Scleral Contact Lenses: Overview and Conditions
Although mentions of scleral contact lenses date back as far as the 1800s, it took over a century so technology could solve the problem of insufficient oxygen flow. Ultimately, materials were developed to overcome the challenge, and scleral lenses are now an alternative to corneal RGP and soft lenses.
What Are Scleral Contact Lenses?
They are called scleral because they rest on the sclera, vaulting over the entire surface of the cornea, resting on the white of the eye instead of covering a portion of the cornea. They are are more stable on the eye than the smaller ones, providing more comfort and safety and they are less likely to dislodge.
There are 3 types of scleral contact lenses:
- Full scleral lenses, the largest and provide the greatest clearance.
- Mini-scleral lenses, resting on the anterior sclera.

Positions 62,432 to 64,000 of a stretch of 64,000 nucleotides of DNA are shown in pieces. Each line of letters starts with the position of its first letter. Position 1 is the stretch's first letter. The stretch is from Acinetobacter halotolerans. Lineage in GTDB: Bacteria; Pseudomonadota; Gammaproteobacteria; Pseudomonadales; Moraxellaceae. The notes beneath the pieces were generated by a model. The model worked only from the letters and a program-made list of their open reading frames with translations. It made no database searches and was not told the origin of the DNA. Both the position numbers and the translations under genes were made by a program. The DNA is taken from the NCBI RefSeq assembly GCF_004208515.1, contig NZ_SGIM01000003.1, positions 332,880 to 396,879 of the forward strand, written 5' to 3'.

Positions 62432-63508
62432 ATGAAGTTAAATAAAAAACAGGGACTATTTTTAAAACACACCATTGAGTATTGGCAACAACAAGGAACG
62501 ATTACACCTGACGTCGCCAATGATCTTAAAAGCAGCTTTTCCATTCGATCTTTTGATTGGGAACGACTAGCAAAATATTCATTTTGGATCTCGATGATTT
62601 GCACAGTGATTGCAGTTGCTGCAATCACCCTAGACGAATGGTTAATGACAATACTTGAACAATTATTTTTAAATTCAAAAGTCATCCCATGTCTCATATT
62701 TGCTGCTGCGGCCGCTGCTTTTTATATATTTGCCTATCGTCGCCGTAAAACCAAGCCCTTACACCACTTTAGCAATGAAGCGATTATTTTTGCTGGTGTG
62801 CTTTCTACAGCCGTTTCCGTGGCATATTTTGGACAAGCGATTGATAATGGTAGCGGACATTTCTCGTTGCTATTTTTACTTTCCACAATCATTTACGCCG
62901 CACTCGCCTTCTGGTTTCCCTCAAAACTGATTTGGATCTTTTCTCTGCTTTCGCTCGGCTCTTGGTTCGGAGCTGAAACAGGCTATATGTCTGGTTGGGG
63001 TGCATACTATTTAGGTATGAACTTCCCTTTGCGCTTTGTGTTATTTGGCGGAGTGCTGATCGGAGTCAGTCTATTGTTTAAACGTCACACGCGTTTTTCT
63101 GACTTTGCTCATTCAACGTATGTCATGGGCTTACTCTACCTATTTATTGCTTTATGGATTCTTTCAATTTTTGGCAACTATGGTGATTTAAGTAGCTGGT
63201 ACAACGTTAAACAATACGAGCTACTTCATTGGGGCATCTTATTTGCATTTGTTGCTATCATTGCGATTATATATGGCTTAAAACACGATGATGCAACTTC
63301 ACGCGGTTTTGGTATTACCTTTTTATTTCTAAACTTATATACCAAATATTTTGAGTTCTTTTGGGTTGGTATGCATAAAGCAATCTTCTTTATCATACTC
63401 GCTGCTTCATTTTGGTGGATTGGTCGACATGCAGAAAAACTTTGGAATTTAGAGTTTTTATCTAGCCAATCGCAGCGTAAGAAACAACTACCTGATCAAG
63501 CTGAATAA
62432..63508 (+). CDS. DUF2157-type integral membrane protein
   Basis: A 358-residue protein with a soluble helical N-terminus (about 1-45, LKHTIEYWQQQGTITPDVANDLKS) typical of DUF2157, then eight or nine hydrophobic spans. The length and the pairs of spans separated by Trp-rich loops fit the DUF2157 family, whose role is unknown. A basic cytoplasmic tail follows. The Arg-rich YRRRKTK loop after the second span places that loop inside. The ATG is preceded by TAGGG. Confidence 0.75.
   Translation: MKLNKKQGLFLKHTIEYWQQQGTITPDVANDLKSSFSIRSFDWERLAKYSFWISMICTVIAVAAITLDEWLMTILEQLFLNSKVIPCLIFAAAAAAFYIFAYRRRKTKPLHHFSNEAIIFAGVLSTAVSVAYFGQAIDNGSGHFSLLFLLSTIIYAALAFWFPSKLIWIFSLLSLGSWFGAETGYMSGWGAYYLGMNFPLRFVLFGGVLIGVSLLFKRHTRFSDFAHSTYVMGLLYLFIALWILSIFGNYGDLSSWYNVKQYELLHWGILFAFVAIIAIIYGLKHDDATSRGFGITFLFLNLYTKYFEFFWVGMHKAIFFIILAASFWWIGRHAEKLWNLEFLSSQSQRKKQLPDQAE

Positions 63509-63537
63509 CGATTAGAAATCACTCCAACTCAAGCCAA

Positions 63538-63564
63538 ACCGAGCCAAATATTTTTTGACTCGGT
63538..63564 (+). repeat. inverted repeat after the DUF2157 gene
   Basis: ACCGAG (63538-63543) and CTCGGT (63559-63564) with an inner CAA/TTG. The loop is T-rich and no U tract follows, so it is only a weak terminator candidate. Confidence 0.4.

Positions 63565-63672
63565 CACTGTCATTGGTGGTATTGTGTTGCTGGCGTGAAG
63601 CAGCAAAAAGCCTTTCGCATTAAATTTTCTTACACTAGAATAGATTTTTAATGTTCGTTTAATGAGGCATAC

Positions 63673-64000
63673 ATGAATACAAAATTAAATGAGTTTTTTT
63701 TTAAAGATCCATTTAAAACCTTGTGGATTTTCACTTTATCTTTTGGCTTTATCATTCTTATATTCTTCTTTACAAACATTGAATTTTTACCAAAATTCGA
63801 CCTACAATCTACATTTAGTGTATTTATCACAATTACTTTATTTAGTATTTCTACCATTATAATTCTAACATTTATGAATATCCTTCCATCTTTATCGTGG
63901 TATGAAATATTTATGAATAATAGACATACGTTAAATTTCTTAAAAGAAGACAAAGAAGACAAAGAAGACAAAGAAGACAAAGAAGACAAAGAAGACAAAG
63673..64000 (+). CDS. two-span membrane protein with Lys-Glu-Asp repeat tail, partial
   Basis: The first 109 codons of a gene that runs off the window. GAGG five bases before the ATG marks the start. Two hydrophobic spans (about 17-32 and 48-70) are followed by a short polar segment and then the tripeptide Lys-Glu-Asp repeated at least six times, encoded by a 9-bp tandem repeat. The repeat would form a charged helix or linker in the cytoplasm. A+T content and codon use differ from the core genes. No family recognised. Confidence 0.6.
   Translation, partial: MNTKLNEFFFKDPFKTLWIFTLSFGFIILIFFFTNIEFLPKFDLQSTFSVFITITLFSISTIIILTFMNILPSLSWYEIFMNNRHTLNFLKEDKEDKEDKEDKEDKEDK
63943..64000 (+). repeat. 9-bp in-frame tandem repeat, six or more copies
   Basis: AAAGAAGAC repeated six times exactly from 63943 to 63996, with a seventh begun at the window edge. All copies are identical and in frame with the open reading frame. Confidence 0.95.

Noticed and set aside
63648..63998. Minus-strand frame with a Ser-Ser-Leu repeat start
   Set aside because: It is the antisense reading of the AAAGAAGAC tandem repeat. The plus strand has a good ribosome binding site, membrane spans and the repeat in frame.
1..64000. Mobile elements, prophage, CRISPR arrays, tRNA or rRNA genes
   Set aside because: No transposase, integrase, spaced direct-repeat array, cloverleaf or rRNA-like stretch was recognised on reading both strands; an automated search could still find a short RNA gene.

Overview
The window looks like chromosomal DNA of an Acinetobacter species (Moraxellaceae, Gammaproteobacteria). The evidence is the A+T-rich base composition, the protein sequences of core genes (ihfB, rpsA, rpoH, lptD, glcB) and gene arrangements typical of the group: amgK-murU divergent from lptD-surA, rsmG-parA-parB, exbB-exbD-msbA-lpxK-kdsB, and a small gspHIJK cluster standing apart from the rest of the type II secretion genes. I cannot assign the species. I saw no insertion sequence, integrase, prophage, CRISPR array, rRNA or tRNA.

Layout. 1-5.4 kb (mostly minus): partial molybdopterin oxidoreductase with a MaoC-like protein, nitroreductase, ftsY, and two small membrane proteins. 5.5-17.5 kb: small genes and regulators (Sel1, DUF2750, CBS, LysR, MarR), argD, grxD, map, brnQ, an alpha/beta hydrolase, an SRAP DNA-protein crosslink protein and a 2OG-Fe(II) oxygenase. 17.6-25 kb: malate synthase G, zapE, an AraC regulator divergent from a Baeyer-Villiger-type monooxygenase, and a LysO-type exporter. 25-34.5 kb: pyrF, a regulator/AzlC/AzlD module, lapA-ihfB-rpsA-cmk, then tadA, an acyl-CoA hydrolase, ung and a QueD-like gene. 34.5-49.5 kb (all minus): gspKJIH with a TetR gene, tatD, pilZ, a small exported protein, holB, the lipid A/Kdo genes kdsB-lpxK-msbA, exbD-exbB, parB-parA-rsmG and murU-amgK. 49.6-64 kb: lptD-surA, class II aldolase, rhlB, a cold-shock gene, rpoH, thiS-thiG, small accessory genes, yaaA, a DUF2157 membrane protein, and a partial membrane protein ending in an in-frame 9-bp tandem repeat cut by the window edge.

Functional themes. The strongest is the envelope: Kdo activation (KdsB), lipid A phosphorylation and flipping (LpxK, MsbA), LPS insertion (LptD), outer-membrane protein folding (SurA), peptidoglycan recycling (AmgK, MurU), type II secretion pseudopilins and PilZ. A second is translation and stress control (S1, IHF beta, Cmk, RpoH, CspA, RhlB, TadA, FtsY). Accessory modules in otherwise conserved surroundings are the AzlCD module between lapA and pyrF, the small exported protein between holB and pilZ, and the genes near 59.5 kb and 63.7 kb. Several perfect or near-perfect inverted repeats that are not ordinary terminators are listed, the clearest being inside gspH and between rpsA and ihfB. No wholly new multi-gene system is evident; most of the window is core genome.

- Cornea-scleral lenses and semi-scleral lenses. Those rest on the junction between the cornea and the sclera.
Some of the immediate benefits of scleral contact lenses:
- They are comfortable to wear
- They are more stable and less likely to dislodge
- They are less affected by weather conditions
- They are easier to handle
What Eye Condition Do They Correct?
Because they are of bigger size, they will be useful in conditions where the cornea might have been compromised, conditions that make the patient unqualified to wear traditional contact lenses. Scleral contact lenses can be prescribed with successful results in the following cases:
- Hard to fit eyes
- Chronic dry eyes
- Inflammatory condition (such as conjunctivitis)
- Post Lasik surgery
- Irregular cornea
- Corneal Keratoglobus
- Stevens-Johnsons syndrome
If your eye condition made you a bad candidate for traditional contact lenses, scleral contact lenses may be the right ones for you. The best and surest way to determine what you need is to schedule an appointment with your optometrist.
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